Each year, the Cat Fanciers Association releases a list of the number of cats registered in each of its 41 recognized breeds. And the 2010 top five list contains a few surprises.
It won’t startle anyone that the Persian is holding strong in its Number 1 spot. The elegant, beautiful cat has held the title of CFA top cat since the 1970s.
“Persians are clearly good friends, they want to be with their people. Mine enjoy my lap while watching the [New York] Jets games,” says CFA President Jerry Hanza, who has been a Persian cat breeder for 15 years.
“Of course, they know how beautiful they are,” says Joan Miller, CFA vice president and chair of outreach and education. “Persians are just glorious. Some are so beautiful they can make your heart stop. They enjoy being groomed, which is required for Persians, and often purr while we brush them.”
Holding strong at Number 2 is the Maine Coon, which has been second or third most registered breed since the 1990s. Miller believes that Maine Coons’ easygoing nature and ability to live well with others — including dogs — are factors in their popularity.
Even though Maine Coons are huge by cat standards, with males weighing as much as 20 pounds, they are gentle giants and well suited for families with children.
At Number 3 on the list is the Exotic. “An Exotic is pretty much a Persian cat with short hair,” says Hanza. “[It’s] a good choice for people who like the Persian laid-back personality but don’t want to deal with the grooming.” Exotics come in all the colors of Persians and have the same head and face structure, but their shorter fur, with its fuzzy texture, is much more low maintenance than its long-haired cousin.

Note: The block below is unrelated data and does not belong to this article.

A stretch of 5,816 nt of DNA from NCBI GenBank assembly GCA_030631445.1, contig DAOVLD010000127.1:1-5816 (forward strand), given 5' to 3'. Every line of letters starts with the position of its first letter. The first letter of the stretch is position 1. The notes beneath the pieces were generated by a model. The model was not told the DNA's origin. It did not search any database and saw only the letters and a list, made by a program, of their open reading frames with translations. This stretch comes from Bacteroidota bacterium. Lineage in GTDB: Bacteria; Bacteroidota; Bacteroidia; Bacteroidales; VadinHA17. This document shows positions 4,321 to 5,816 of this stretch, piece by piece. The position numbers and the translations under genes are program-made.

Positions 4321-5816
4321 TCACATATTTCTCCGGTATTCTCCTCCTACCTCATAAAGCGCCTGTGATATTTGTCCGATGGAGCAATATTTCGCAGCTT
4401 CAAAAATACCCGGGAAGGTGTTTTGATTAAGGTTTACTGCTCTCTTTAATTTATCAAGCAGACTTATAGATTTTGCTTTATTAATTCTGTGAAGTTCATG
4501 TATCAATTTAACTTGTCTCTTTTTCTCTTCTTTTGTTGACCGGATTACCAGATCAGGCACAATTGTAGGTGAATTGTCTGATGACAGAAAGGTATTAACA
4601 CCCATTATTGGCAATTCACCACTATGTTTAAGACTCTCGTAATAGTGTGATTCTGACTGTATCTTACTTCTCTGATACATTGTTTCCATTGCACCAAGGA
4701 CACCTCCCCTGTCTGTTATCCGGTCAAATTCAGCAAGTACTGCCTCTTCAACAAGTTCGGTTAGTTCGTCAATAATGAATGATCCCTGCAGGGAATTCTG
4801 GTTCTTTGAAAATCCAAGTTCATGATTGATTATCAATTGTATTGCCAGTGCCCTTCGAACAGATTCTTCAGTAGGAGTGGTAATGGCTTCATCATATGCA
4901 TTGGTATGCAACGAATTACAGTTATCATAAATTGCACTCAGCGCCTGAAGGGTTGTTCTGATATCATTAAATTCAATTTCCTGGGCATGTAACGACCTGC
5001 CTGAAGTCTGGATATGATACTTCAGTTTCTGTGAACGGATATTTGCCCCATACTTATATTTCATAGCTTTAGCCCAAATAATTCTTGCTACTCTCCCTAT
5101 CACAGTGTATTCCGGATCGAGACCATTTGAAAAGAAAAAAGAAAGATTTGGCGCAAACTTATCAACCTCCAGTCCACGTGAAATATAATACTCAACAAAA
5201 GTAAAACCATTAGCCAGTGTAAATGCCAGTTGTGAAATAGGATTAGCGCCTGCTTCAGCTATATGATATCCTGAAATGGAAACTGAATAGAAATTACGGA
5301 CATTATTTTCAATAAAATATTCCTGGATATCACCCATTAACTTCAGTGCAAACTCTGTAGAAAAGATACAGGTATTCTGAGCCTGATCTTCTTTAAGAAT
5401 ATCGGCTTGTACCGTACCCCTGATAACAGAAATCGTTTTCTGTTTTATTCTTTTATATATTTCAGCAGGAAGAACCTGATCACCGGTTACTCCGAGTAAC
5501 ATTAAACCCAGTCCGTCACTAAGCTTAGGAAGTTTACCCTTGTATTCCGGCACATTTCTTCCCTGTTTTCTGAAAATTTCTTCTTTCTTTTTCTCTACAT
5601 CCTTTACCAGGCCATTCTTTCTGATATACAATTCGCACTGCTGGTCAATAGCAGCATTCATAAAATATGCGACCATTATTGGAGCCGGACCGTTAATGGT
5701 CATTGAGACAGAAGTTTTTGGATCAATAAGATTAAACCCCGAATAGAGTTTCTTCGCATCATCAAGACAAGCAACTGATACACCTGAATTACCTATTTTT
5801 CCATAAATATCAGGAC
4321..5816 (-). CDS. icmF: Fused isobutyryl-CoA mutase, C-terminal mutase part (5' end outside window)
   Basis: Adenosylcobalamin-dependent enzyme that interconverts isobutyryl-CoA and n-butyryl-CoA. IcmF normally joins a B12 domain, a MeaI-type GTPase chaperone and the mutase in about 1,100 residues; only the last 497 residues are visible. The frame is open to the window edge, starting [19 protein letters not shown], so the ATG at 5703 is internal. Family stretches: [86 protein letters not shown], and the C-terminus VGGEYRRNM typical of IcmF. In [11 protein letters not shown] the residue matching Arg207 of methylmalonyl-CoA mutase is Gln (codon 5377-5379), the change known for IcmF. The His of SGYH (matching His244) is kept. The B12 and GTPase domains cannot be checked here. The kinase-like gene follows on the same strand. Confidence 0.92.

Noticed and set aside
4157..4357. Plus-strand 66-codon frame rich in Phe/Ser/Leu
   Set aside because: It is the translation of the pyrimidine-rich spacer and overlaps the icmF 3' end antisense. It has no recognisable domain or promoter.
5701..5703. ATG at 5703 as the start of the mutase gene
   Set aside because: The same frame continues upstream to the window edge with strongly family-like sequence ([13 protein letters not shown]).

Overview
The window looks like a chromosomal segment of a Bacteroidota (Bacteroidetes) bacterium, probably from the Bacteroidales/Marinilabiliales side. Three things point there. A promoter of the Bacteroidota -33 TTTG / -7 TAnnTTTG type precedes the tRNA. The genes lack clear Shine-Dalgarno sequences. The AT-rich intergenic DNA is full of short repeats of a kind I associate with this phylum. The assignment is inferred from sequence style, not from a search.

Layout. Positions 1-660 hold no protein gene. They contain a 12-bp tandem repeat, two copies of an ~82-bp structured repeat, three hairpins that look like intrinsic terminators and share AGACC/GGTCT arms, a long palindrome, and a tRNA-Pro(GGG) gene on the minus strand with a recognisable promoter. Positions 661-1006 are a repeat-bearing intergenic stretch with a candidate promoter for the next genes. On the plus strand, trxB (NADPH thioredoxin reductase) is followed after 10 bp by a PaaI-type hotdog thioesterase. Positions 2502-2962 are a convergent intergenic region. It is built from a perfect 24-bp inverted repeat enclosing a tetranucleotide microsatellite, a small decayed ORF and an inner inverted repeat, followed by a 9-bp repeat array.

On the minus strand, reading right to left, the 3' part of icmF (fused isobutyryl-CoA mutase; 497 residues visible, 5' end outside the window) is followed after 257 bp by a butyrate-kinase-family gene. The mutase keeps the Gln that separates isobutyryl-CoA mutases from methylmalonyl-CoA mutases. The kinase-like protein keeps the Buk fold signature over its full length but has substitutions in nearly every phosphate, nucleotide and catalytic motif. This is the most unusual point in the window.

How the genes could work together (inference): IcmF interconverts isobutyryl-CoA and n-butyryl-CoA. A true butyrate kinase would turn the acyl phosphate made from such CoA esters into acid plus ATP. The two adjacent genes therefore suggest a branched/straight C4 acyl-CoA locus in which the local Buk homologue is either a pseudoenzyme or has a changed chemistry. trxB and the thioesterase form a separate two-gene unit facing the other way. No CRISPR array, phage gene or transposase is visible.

The Ragdoll has been in the CFA top 10 since 2006, but it has reached its highest ranking yet at Number 4. The breed’s name came from their laid-back nature and tendency to relax like rag dolls in people’s laps.
Ragdolls come in many colors, and due to some Oriental genes in their breeding origins, all have blue eyes.
One surprise in the 2010 list is the appearance of the Sphynx at Number 5. Since the “naked cat” made its Hollywood debut in 1997 — in its role as Mr. Bigglesworth in the Austin Powers movies — the breed has become increasingly popular.
“They’re interesting,” says Miller. “People either like the look or they don’t. But I will say once you get to know some Sphynx cats, you’ll understand what the fuss is about. They love their people, are very, very bonded. They love attention and are very responsive.” The Sphynx is the most active and energetic of the top five breeds.
In a startling upset, the Siamese has fallen out of the top five. The active, vocal and affectionate cat, with its exotic looks, now ranks at Number 6. The Abyssinian has also been demoted to Number 7.
“Maybe people don’t want all that activity,” says Miller. “But actually, I know these breeds remain popular; it’s just that some others are today more of an interest.”
The CFA list only includes the number of purebred cats entered into its registry. Many people who purchase or adopt “pet quality” purebred cats with no intent to breed them sometimes choose not to enter them in the registry, so the breeds’ true popularity may differ from their rankings in the top breed registry.
[Source: the Daily Pilot]
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